Hyundai has teased the latest iteration of its Santa Fe, revealing the latest generation of the popular SUV includes new powertrain options including plug-in hybrid and hybrid variants.
It is the first model in Europe to sport Hyundai’s third generation vehicle platform which is designed for better safety, efficiency and driving performance as well as integration of low emissions drivetrains.
There are scant details on what all-electric range would be available on the plug-in hybrid Santa Fe, although expect it to be somewhere between 60-80km.
Images of the new generation Santa Fe do not give much away either, although Hyundai said in a press release that it will include several new design features including a wide, geometric patterned grille combined with a running light.
Photos of the new Santa Fe in camouflage caught by spy photographers in Europe and reported on by German MSN show a wide front, long wheelbase and oversized rear. Front images suggest indicators will be low-mounted (perhapos making room for the grille/running light combo).
The two new powertrain variants for the Santa Fe will help fulfil Hyundai’s plans to offer 44 electrified models by 2025.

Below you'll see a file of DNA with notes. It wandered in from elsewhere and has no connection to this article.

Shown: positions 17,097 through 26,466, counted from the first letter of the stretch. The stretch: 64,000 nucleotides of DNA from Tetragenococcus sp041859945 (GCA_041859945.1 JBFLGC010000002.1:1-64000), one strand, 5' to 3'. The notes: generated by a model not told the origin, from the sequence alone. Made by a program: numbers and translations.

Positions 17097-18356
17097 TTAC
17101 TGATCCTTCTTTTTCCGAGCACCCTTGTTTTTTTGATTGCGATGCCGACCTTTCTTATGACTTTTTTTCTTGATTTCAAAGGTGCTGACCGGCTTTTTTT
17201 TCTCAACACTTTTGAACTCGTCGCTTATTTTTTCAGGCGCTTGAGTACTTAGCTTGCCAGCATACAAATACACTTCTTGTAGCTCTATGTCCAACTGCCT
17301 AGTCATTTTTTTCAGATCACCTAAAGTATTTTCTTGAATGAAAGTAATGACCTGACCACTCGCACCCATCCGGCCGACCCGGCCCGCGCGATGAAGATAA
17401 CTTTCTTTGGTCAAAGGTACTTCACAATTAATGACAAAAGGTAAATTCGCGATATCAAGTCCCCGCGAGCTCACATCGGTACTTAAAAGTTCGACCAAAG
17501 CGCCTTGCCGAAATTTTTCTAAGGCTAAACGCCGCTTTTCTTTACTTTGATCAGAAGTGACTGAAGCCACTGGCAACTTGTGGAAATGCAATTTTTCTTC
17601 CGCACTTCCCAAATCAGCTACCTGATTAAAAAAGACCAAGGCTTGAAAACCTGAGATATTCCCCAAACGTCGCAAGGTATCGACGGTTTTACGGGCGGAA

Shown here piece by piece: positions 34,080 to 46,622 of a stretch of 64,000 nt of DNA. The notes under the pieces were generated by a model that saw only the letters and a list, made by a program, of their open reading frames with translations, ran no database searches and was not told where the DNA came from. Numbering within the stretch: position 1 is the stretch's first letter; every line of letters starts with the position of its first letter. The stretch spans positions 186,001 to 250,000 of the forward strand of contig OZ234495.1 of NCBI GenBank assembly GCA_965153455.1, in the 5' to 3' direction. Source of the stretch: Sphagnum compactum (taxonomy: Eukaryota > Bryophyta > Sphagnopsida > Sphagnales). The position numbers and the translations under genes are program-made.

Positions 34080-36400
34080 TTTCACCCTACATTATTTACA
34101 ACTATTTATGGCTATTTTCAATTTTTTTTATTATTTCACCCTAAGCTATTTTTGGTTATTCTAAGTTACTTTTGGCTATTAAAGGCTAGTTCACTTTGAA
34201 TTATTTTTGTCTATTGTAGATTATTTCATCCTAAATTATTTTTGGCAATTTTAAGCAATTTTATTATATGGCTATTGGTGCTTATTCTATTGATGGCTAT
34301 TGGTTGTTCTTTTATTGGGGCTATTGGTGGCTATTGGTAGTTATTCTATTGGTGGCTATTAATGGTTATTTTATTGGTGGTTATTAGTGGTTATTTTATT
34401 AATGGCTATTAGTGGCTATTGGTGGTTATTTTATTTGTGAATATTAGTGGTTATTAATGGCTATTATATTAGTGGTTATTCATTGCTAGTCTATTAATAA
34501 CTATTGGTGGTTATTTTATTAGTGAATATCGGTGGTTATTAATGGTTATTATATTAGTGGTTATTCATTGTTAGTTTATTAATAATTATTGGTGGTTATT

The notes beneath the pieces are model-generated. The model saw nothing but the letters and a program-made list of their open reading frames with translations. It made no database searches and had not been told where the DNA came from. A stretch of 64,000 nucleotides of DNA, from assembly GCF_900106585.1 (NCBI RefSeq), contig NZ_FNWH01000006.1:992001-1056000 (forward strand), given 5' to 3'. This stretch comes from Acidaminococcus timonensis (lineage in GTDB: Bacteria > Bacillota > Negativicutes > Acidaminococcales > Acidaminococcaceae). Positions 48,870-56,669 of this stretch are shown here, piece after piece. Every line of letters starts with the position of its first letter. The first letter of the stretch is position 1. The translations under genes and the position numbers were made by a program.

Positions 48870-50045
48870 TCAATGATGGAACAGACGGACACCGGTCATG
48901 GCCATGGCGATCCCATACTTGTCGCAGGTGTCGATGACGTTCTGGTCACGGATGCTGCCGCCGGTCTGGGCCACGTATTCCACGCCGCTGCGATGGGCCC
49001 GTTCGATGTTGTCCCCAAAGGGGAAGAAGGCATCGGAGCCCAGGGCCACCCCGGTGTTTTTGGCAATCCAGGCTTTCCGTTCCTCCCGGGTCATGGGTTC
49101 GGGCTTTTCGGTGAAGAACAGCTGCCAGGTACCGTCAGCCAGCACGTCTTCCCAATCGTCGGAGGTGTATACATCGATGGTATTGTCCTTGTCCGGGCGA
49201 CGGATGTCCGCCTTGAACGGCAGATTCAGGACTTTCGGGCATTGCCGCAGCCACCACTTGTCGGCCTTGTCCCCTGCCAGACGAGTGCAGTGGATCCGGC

Hyundai already offers plug-in hybrid and non-pluggable hybrid options in Australia including the Ioniq PHEV and Hybrid fastback, which complement the all-electric Ioniq and Kona Electric SUV.
In terms of local sales, the all-electric zero emissions Hyundai Ioniq has proven more popular than its plug-in hybrid and hybrid variants by an order of magnitude.
However given the Ioniq PHEV is around $7,000 less than its all-electric stablemate, the more affordable low emissions options in the larger Santa Fe SUV may also prove popular if Hyundai decides to bring it here.
The 2021 Santa Fe with both plug-in hybrid and hybrid powertrain options will be available in Europe from September 2020. Hyundai Australia declined to comment regarding Australian availability.
RenewEconomy and its sister sites One Step Off The Grid and The Driven will continue to publish throughout the Covid-19 crisis, posting good news about technology and project development, and holding government, regulators and business to account. But as the conference market evaporates, and some advertisers pull in their budgets, readers can help by making a voluntary donation here to help ensure we can continue to offer the service free of charge and to as wide an audience as possible. Thankyou for your support.
Bridie Schmidt is lead reporter for The Driven, sister site of Renew Economy. She specialises in writing about new technology and has been writing about electric vehicles for two years. She has a keen interest in the role that zero emissions transport has to play in sustainability and is co-organiser of the Northern Rivers Electric Vehicle Forum.